We know the direct effects of censoring difficult subjects in the American Jewish community: many young Jews have grown up forever marked by family members and teachers whose fear of antisemitism and very real trauma became silence, confusing anxieties, and unquestioning support for Israel or other authority. We know that this silence can sacrifice the immigrant, black, brown, queer, trans, and marginalized members of our communities. We know silence in the Jewish community is a destructive force and we knew we didn’t want to participate in it.
In our conversation, the students mentioned other acts of hatred from recent years, and we talked about how it might feel more personal when the Jewish community is attacked. We discussed the importance of showing up, being proudly Jewish, and having difficult conversations so that we can better fight for justice for ourselves and others. Pretending that bad things don’t happen does not make us stronger or build a community that can work together toward justice. In the time we spent together, our students were able to recognize how tragedy can lead to a stronger sense of community, and how community can build a more just world. We acknowledged that we could talk about this for hours and even days, and that our students should continue to ask questions and process their feelings with us, each other, and their parents, but we wanted to give them the opportunity to put this conversation into action in age-appropriate ways.
When we went back to each of our classrooms, the 3rd grade students expressed gratitude for our conversation and were then able to go back to being kids—doing an art project, fighting over markers, and begging for more snack. The normalcy that was lacking before we had this big conversation had returned. The fear that some of our students held was not completely washed away (and why would it be?), but they seemed braver, more confident and easygoing by the end of class.
In the 4th grade classroom, the students thought about what Jewish prophets might say to the Jewish people in this moment and they wrote letters to senators Dick Durbin and Tammy Duckworth, advocating for stricter gun control laws. If they didn’t want to write letters, they could draw a comic about gun control or free draw.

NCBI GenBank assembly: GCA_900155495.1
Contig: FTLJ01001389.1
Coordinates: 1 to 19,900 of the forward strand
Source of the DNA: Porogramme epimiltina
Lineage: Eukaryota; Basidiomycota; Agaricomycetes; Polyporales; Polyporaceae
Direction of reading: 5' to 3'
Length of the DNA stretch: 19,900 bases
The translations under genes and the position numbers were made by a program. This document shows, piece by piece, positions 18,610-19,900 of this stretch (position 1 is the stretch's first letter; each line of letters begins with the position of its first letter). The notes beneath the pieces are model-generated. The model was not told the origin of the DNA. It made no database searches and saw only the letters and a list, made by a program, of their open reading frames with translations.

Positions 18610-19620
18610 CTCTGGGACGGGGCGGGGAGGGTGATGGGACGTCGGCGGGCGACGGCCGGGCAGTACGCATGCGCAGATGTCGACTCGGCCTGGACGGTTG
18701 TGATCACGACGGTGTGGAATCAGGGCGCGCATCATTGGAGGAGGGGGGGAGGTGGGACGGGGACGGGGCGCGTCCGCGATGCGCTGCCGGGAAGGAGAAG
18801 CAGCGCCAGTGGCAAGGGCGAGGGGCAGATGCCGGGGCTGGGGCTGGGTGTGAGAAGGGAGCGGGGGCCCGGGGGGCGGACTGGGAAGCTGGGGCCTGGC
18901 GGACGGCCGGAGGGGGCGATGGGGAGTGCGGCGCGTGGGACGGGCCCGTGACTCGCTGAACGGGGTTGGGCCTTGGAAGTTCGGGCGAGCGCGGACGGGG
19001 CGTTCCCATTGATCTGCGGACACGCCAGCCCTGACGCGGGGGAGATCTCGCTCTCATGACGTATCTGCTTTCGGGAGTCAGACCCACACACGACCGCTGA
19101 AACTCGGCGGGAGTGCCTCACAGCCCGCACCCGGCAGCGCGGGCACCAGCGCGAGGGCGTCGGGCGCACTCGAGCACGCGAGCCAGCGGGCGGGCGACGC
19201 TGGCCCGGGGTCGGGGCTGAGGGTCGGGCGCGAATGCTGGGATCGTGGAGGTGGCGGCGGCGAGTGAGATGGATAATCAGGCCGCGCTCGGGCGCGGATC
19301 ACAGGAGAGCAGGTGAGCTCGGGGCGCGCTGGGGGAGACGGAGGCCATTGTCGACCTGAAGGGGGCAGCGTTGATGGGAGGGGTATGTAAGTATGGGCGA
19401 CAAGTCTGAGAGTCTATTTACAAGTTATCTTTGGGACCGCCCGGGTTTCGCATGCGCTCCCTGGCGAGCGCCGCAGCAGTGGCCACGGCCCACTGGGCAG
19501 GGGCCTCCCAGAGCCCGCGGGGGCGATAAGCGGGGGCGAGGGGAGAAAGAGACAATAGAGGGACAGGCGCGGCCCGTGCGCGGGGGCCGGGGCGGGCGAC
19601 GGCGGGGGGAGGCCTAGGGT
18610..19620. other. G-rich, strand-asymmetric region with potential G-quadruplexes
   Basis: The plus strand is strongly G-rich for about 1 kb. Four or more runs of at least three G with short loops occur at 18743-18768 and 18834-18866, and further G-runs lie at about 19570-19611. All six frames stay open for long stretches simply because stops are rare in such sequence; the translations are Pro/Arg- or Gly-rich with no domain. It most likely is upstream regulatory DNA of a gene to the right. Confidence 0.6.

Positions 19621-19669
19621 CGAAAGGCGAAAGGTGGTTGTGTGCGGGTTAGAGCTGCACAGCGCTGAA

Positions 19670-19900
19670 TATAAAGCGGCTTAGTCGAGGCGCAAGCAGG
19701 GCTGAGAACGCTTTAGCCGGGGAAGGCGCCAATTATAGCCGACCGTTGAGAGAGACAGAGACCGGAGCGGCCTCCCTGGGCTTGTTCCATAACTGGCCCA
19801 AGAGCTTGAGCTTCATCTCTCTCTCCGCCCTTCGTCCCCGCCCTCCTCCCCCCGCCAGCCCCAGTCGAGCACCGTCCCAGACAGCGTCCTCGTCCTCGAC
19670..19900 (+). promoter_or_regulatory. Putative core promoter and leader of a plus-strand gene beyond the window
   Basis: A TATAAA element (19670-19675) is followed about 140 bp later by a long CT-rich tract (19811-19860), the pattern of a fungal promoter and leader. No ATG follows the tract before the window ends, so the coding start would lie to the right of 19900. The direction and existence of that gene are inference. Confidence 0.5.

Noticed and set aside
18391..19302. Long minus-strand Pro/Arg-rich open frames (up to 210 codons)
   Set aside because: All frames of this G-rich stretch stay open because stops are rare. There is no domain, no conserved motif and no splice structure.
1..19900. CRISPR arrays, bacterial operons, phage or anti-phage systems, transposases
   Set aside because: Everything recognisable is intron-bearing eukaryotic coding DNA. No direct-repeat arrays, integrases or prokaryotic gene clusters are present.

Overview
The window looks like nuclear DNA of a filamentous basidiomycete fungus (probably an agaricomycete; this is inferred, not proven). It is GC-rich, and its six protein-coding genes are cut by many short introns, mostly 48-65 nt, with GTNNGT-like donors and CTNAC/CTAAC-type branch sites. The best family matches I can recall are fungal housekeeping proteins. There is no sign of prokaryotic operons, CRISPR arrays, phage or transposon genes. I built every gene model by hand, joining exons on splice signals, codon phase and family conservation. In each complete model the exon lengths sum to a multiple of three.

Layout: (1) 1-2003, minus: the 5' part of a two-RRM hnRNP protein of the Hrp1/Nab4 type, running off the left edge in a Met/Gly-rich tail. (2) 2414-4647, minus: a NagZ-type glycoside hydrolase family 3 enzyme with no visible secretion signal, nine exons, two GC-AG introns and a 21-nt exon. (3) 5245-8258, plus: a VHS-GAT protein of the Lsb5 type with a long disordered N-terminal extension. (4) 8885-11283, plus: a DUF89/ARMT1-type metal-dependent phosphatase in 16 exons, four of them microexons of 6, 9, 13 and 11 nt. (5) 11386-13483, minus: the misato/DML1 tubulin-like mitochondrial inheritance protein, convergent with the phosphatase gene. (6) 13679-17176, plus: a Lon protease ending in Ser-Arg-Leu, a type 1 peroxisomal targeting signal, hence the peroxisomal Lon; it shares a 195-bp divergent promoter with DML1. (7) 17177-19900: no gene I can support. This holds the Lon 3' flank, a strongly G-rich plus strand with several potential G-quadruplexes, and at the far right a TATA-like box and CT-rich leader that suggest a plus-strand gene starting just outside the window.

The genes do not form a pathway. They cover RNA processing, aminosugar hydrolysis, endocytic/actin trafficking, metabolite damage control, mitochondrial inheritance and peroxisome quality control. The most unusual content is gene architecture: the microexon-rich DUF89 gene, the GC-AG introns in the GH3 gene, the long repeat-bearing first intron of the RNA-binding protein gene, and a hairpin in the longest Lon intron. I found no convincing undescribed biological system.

One child raised her hand and said, “None of this will work. This won’t change anything.” This was striking cynicism to hear from a nine-year-old, but a feeling many of us share after disasters like this week’s—what can anyone do? Is anything ever going to change? Are human beings just terrible? We explained, again, that even when we don’t have all the answers, we gather in community, we do what we can, and we take care of each other—this helped her feel a little better.
Thankfully, we work in a synagogue that believes that working for justice and Judaism are intrinsically linked, so we are able to wrestle with these questions. Our community is made up of leaders, parents, and students who ask questions and grapple with the intersections of Judaism, racism, homophobia, and immigrants’ rights through a Jewish lens. We did not fear for our jobs (as other Sunday School teachers might) because we chose to have this conversation with our students.
Although we have framed all our lessons with a justice lens throughout the year, this is a new beginning to these difficult and sometimes uncomfortable conversations because the pain has become personal to some of our students in a new way. We know that we must teach our young students about marginalized communities, ones that we are part of and ones that we are not, so that we can continue to build a more just world. We want to make space for all of our students: for all of their questions, all of their concerns, and all of their hopes. We want to speak directly with our students and create classrooms where they can wrestle with their identities, fears, and joys. For us, creating this space in our classrooms is holy and Jewish to its core.
For more information on Kayla’s and Abby’s classroom strategies, you can read a brief list of resources and techniques here.
Kayla Ginsburg and Abby Harris-Ridker are teachers at the Jewish Reconstructionist Congregation in Evanston, IL and members of IfNotNow. This piece reflects their opinions and not the institutions they represent.